UPDATE, June 24, 2020: This story contains tweets from the Twitter account of the White House press secretary. At the time of publication, Sarah Sanders was the press secretary and her name was on the Twitter account. Though the tweets in this story now look to be from the current press secretary, they are Sanders’ tweets from June 2018.
When a CNN producer tried to mock the work undertaken by President Donald Trump at the G-7 summit, press secretary Sarah Sanders was quick to put fake news in its place.
On Saturday, June 9, Dan Scavino, an assistant to the president, tweeted out a photo of what he called “negotiations” at the summit, The Daily Caller reported. The G-7, or Group of Seven, represents seven of the top global economies — the United States, France, Britain, Germany, Italy, Canada and Japan.
— Dan Scavino Jr. (@Scavino45) June 9, 2018
This year’s session was one in which leaders butted heads over trade, with Trump warning other nations not to take advantage of America on trade.
CNN producer Gene Hughes publicly threw shade on the image.
“Pretty clever visual messaging here from the White House — taking some kind of group signing event and framing it instead to show President Trump seemingly holding court, with the rest of the G7 leaders clustered in around him,” Hughes tweeted.
Sanders did not let that pass.
Dear @newsbyhughes @CNN,
Congratulations! Once again you are wrong. There is no “some kind of group signing” taking place. It was all negotiations. We were there. You were not. @Scavino45 tweet is 100% factual. Will you retract your “clever” and completely inaccurate tweet? https://t.co/iWhFfByiLn
— Sarah Sanders (@PressSec) June 9, 2018
“There is no “some kind of group signing” taking place. It was all negotiations. We were there. You were not. @Scavino45 tweet is 100% factual. Will you retract your “clever” and completely inaccurate tweet?” she added.
In time, Hughes had to admit defeat and deleted his comment.
Earlier today, I tweeted a photo of leaders at the G-7 and mistakenly referred to it as a signing event. The White House says the images were taken during negotiations between the leaders. I was incorrect, have removed the previous tweet, and apologize.
— Greg Hughes (@newsbyhughes) June 9, 2018
“Earlier today, I tweeted a photo of leaders at the G-7 and mistakenly referred to it as a signing event,” Hughes tweeted. “The White House says the images were taken during negotiations between the leaders. I was incorrect, have removed the previous tweet, and apologize.”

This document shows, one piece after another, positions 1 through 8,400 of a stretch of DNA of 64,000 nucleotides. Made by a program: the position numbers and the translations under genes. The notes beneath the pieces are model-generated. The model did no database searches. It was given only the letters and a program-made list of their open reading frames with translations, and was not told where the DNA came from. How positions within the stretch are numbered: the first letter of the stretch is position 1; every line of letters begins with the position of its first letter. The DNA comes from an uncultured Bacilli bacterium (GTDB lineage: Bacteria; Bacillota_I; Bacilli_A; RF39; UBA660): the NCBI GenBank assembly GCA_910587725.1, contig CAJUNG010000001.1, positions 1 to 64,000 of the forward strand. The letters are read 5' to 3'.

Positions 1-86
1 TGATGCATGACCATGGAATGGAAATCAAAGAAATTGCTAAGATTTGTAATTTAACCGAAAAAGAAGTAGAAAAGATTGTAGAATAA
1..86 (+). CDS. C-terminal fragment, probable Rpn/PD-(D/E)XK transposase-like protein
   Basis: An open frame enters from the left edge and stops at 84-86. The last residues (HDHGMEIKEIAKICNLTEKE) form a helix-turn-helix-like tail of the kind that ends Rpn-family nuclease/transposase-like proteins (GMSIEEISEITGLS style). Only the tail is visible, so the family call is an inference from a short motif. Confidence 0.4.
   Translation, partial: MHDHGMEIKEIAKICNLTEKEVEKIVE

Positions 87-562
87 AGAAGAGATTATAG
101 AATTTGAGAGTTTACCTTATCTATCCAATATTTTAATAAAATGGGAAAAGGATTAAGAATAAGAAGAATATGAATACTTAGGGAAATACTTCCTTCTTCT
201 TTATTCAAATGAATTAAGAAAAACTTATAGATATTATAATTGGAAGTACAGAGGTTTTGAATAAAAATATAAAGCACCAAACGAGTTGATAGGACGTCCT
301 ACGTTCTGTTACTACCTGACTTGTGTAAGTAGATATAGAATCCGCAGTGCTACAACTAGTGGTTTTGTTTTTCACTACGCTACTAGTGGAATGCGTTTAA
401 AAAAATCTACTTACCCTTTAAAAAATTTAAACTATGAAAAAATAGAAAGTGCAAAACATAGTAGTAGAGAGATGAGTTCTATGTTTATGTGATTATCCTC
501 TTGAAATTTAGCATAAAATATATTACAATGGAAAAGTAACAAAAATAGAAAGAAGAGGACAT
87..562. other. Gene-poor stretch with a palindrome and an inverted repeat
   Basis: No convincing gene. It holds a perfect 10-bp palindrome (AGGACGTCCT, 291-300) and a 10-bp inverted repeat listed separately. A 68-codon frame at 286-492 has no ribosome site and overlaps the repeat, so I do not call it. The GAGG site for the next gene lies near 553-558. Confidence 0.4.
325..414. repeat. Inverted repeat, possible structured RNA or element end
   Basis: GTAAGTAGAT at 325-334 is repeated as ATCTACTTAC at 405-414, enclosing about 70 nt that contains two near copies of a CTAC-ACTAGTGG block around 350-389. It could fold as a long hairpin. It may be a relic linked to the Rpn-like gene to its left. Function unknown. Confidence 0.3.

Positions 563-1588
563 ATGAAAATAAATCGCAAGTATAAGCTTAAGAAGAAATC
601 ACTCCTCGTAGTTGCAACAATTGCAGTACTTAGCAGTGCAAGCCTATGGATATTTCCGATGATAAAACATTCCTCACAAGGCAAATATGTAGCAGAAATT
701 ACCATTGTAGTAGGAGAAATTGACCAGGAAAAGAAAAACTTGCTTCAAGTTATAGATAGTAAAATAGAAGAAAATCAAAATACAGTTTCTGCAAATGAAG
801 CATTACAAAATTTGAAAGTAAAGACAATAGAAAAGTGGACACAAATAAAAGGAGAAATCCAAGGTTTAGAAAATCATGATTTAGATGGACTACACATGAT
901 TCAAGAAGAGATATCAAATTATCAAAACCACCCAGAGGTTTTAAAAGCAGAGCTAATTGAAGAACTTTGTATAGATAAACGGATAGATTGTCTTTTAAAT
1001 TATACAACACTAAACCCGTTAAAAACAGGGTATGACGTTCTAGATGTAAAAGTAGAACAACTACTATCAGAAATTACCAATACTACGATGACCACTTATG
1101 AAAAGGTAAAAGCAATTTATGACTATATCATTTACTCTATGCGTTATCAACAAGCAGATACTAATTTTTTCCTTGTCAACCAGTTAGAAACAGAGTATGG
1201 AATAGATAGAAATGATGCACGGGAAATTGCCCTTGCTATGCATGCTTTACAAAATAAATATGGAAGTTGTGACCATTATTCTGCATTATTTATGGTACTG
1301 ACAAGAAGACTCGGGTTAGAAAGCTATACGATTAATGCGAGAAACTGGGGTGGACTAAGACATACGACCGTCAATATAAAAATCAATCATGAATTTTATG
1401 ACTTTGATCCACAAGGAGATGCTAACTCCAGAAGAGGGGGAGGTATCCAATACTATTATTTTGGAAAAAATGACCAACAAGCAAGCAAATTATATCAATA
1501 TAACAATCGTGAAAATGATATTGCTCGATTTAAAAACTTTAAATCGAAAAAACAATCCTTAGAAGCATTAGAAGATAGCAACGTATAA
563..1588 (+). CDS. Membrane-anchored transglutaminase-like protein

— Steffen Seibert (@RegSprecher) June 9, 2018
European media shared a different angle of the image, which showed Trump, arms folded, eying German Chancellor Angela Merkel and French President Emmanuel Macron, as the Independent Journal Review reported.
Actually, per source: leaders discussing protectionism & support for multilateral trade based on shared rules here. Merkel (& Macron) were pressing Trump, who wouldn’t budge on rejecting protectionism & endorsement of rules-based system. Still, Trump argued he was a free trader https://t.co/BLudZiykTQ
— Alberto Nardelli (@AlbertoNardelli) June 10, 2018
That angle sums up the contentious nature of the gathering, which was revealed in the post-summit comments of the various nations. Trump has accused America’s trading partners of unfair practices, and slapped tariffs on imports of steel and aluminum in retaliation. Canada has vowed to strike back with its own economic measures.
Trump posted a tweet of his own, saying the United States would not sign the post-summit communiqué, a comment that brought a round of antagonism from France and Germany, CNN reported.
The United States will not allow other countries to impose massive Tariffs and Trade Barriers on its farmers, workers and companies. While sending their product into our country tax free. We have put up with Trade Abuse for many decades — and that is long enough.
— Donald J. Trump (@realDonaldTrump) June 9, 2018
“It’s actually not a real surprise. We have seen this with the climate agreement or the Iran deal. In a matter of seconds, you can destroy trust with 280 Twitter characters. To build that up again will take much longer,” German Foreign Minister Heiko Maas said Sunday.
“We have had nothing like this before, simply on the sheer breadth and depth of the disagreements,” said Sir Malcolm Rifkind, a former British foreign secretary, according to the Financial Times.
Truth and Accuracy
We are committed to truth and accuracy in all of our journalism. Read our editorial standards.